The death and funeral of Her Majesty Queen Elizabeth II has created a sense of national loss and grief. For many, who have lost loved ones during the past few years, their own pain has returned. Living with grief is a new burden that so many leared cruely and suddenly during the recent pandemic.

The outpouring of emotion and love for our Queen has brought together many who did not know how much they had in common. It has also made those who are in grief experience a broad range of emotions that, once again, they were not prepared for or expecting.

Living with grief is like living with a medical condition. You certainly know you have it, but some days are better than others. On occasion, there are even days where, briefly, you forget you have it. Perhaps time with friends or a family member took you to a place of joy, happiness even contentment. Sadly, we often then replace these with a sense of shame or guilt when we notice that we’ve spent a few hours with our grief out of focus.

Ideas to help when you’re living with grief

We each cope with grief in different ways and often, those around us, don’t know how to support us. The first step is to understand you are not responsible for how they feel. You are not required to make other people feel better about your loss. If you are able, let those close to you know what you need from them; it might be as simple as saying ‘I’m not sure how I feel day to day at the moment, but knowing I can call on you for a chat is really helpful.’ You may feel more like telling them ‘Please understand, my grief is not something you need to fix. I’m working through it. Knowing you’re here is enough.’

Make time, every day, to write about the person you’ve lost. When you’re living with grief, some days you might feel like writing about the wonderful memories you have of them. On other days, you might want to express your anger with them for leaving you here, without them. Writing these feelings down, getting them out of your head and onto a page, can be very theraputic.

No more comparing yourself to others.

How you grieve and for how long, has nothing to do with anyone else or their experience. We tend to look at how other people grieve and then tell ourselves we ‘should’ be coping as well as they are. In truth, you are not seeing their reality. You have no idea how they are coping in private. Stop looking at the way other people behave and allow yourself to experience your grief, your way.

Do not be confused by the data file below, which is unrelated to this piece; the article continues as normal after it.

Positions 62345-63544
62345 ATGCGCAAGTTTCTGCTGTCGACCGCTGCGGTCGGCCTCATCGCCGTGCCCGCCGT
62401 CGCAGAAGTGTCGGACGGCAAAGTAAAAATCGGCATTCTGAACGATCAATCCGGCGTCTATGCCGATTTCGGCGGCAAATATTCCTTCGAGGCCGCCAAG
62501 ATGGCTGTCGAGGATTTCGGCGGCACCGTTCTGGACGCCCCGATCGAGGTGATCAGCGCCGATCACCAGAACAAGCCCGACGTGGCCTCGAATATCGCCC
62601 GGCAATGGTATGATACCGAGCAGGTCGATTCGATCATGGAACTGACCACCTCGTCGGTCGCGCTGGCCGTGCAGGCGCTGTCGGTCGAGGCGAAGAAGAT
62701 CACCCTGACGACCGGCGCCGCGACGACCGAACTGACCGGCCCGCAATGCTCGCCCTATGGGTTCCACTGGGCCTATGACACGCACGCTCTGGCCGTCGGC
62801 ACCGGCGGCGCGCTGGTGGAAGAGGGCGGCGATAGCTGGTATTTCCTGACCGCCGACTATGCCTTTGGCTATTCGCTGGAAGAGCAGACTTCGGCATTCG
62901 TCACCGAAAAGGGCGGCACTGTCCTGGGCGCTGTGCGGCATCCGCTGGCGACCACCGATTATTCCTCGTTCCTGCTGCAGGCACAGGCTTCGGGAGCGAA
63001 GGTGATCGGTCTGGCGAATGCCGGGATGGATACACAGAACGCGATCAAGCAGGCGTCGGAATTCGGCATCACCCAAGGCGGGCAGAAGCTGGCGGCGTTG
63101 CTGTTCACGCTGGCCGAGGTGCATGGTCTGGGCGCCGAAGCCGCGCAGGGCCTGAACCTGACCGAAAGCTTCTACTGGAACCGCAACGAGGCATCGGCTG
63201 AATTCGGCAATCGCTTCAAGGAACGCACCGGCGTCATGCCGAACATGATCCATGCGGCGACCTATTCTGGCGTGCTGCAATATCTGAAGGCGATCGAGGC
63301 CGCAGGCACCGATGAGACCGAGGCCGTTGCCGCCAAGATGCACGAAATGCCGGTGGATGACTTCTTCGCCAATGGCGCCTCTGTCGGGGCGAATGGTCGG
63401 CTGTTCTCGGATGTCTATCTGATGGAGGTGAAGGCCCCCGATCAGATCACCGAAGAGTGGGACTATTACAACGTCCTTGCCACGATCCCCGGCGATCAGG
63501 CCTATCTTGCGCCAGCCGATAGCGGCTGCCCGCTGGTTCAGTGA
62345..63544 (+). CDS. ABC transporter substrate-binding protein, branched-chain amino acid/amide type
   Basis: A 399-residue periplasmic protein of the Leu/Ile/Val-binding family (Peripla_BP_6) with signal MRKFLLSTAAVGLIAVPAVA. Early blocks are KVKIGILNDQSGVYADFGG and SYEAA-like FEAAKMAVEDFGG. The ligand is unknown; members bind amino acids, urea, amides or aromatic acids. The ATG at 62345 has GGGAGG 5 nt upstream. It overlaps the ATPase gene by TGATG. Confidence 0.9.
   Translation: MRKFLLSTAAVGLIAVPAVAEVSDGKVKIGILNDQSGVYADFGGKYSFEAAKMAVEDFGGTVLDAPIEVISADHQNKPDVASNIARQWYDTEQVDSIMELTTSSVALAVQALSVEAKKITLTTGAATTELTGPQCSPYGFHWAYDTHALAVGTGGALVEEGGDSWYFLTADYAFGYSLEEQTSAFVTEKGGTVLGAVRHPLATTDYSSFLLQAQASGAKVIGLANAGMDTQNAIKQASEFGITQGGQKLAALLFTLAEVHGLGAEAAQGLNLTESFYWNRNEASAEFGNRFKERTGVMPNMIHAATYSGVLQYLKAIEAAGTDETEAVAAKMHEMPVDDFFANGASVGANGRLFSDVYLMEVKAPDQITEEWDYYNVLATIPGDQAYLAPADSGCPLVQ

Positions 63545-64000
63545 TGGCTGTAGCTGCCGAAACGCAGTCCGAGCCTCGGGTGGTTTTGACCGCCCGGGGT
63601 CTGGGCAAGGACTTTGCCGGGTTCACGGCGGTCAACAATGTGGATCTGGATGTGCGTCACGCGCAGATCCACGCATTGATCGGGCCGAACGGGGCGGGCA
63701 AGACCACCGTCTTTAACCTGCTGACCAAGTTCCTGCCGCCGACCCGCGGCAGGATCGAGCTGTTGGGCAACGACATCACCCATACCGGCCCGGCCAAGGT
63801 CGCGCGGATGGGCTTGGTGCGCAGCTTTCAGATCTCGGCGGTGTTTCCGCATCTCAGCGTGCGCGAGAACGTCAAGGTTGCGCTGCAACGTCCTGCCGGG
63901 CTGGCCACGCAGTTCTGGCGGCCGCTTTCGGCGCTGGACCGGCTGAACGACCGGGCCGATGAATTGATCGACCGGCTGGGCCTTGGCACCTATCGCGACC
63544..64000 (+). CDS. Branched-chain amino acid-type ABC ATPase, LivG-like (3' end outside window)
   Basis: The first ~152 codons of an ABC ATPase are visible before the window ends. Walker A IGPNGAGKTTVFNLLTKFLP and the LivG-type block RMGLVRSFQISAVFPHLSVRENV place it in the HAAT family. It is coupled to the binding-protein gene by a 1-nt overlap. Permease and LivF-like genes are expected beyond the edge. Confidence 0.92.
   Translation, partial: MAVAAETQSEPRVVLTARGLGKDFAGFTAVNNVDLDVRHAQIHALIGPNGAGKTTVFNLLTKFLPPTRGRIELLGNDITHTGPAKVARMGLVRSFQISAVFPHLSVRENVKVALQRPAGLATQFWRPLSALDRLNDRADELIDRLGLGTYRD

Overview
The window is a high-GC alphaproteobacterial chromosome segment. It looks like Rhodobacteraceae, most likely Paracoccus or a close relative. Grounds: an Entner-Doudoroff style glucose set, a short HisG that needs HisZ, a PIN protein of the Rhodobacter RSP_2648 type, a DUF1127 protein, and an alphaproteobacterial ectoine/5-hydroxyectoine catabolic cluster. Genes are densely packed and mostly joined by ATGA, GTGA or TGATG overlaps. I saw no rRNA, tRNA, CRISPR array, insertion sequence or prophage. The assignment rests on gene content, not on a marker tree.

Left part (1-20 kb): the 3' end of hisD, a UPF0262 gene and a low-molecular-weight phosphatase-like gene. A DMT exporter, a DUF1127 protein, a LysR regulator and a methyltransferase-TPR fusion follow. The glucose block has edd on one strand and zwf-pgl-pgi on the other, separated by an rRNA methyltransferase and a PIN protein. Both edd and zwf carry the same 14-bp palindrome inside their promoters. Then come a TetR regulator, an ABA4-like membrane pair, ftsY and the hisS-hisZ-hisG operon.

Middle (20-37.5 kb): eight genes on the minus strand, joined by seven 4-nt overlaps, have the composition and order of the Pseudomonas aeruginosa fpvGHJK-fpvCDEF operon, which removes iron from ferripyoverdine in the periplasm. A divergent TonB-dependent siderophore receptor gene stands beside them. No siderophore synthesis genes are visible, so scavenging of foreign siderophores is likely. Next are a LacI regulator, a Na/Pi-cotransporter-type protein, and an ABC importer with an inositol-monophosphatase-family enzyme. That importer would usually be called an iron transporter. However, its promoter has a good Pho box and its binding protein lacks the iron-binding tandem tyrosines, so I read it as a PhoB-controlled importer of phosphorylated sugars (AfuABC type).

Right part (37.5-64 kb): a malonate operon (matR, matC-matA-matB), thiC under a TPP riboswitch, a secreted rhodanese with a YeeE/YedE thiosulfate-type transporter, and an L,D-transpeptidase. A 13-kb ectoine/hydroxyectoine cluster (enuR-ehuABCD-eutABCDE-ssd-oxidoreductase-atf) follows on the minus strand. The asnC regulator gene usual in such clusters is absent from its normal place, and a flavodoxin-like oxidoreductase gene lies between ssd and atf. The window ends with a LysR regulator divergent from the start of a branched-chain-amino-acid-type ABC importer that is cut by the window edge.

Avoid staying under the covers if you can. There will be days where you feel no reason to get up or go out. That’s okay. You are allowed to feel these days for what they are. However, it’s important to notice if these days take over your week. There is no long-term comfort to be found in this type of isolation, so pushing through this after a day or two is important for your mental health. If you’re noticing it is feeling harder to push through, reach out to one of the organisations there to support you. Most are free and all are helpful and caring.

Organisations helping those living with grief

There are many organisations around the UK who are here to support people through grief and loss. Many of these were started by people who had not found the support they needed. Several are charities who depend on donations to continue their work. I’ve listed a few below and will come back to this post and add more as I become aware of them.

Child Berevement UK – helping families when a child dies. https://www.childbereavementuk.org/

The Good Grief Trust – help & hope in one place. https://www.thegoodgrieftrust.org/find-support/

Dying Matters – a campaign from Hospice UK to help everyone have a dignified end of life https://www.hospiceuk.org/our-campaigns/dying-matters

Macmillan Cancer Support offer a huge range of support services to support you https://www.macmillan.org.uk/cancer-information-and-support/supporting-someone/coping-with-bereavement